When I was a child, my family hardly ever did anything together. Somehow, we had each ended up with widely different, irreconcilable interests. Appa largely focused on tennis or PG Wodehouse; Amma stuck to her Tamil magazines and Carnatic music; my elder sister was disappointingly studious; and I was mostly on my own, discovering how much fun books could be.

What ended up bringing us together was Soundar Rajan’s Marma Desam (This Mysterious Land), the cult TV show which aired from 1996-2001. Its first season, Ragasiyam, a nail-biting thriller about the magical healing power of mysterious navabhashana Shiva lingams, was based on his novel Ragasiyamaaga Oru Ragasiyam. Every week, I looked forward to that magical half-hour in which the four of us stepped out of our silos to enjoy the show together. A heady, addictive mix of crime and mythological fantasy, Marma Desam achieved the highly improbable — it made the Venugopals spend quality time together.

Author Indra Soundar Rajan   -  BLAFT PUBLICATIONS

 

Soon, I realised that Marma Desam was an exceptional icebreaker when I didn’t know how to talk with classmates or strangers — its cryptic plots about obscure village traditions, arcane arts such as palmistry andNadi Jothidam and divine treasures provided ample grist for endless speculation. This included my grandfather, a rather stern lawyer who didn’t believe in small talk or overt displays of affection. But talking was crucial for me, so I ended up spending an afternoon narrating the story to him, successfully pulling him into my little family squad of Marma Desam fans. There followed a golden period of Venugopal family bonding until the Marma Desam series came to a sudden end with the unfinished season, Edhuvum Nadakkum (Anything Can Happen).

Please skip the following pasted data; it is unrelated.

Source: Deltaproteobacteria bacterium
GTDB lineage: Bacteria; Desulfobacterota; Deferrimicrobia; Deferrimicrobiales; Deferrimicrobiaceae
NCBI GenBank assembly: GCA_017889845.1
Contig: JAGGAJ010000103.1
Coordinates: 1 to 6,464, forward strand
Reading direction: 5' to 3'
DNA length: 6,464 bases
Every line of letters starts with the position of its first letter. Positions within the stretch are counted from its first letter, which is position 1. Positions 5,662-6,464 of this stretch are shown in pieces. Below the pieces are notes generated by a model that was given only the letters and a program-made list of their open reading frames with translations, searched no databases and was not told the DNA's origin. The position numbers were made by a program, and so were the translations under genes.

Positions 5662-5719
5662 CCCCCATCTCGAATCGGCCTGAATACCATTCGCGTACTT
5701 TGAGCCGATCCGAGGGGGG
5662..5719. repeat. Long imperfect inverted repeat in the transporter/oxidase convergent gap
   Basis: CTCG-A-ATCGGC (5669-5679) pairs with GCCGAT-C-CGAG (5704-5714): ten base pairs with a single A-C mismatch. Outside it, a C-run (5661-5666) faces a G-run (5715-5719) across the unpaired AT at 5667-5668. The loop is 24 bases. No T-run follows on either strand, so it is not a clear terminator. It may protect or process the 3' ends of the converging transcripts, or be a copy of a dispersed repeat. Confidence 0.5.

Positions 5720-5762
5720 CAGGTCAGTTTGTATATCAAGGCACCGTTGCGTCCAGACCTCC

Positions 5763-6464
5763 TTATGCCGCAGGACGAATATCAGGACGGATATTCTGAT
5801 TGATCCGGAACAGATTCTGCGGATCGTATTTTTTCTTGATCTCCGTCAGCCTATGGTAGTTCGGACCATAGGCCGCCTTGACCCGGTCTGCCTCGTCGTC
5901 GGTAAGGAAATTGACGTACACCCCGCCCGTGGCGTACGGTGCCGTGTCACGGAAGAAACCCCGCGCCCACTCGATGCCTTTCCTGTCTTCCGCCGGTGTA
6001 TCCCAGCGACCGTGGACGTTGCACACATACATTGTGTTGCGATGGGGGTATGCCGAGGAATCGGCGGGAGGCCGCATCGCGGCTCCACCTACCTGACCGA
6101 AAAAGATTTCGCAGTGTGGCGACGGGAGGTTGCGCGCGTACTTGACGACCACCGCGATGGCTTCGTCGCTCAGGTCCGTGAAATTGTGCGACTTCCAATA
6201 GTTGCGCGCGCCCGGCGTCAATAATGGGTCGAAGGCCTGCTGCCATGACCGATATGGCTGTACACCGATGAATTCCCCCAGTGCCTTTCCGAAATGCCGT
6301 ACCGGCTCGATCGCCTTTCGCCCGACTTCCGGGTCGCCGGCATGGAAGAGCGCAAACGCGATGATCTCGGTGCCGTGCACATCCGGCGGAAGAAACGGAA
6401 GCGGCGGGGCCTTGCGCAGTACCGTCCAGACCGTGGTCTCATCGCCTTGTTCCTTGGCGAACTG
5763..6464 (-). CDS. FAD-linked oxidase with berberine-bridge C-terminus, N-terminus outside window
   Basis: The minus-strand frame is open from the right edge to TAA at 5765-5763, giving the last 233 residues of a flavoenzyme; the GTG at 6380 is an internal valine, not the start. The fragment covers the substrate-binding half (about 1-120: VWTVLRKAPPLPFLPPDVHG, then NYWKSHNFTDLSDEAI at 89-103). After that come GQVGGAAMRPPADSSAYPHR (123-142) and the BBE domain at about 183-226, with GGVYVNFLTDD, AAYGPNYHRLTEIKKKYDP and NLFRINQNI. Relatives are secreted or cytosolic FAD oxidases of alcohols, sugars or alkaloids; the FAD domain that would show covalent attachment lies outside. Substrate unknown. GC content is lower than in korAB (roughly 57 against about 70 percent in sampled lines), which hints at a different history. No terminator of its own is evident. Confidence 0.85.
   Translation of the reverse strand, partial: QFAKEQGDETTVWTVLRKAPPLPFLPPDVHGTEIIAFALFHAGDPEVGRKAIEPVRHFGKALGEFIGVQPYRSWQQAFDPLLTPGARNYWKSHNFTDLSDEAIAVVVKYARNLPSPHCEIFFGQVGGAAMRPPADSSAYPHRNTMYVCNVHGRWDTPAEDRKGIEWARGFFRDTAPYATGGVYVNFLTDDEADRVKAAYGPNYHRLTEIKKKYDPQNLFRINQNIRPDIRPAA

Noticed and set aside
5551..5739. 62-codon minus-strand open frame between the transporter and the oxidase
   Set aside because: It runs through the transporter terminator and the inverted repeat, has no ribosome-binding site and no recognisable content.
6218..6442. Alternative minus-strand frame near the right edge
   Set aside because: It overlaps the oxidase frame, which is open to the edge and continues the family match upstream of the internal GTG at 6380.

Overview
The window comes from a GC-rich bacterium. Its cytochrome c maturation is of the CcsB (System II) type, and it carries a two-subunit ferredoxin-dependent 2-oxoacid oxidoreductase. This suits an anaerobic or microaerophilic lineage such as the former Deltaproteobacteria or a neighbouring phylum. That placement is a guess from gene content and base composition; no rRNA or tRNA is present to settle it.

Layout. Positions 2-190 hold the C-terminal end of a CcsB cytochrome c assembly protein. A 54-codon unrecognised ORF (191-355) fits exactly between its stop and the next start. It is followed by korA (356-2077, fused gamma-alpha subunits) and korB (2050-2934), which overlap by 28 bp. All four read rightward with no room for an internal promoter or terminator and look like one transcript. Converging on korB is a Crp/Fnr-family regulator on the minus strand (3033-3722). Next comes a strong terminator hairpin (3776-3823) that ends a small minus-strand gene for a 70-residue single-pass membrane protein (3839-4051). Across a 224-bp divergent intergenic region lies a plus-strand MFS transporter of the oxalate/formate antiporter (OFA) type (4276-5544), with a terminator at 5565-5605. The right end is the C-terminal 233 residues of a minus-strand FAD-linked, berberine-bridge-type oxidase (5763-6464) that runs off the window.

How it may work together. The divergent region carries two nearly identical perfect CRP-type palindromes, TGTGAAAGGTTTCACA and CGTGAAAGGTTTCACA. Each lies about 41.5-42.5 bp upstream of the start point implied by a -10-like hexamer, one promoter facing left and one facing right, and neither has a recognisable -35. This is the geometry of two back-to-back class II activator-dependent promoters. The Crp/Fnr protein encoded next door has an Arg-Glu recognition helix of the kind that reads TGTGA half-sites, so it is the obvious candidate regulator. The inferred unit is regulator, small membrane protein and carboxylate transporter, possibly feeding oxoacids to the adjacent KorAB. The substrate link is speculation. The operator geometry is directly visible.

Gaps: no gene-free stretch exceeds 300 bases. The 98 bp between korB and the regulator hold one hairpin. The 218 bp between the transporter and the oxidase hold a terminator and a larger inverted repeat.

It was around this time that I started reading books in Tamil. I was beginning to appreciate the earthy beauty of the language. Of course, I began my Tamil adventures with Soundar Rajan’s esoteric mysteries, alongside Bakkiyam Ramasamy’s Appusamy series, Sujatha’s science fiction and the Tamil editions of Chandamama. While I enjoyed them all, it was Soundar Rajan’s books that my mother would read along with me.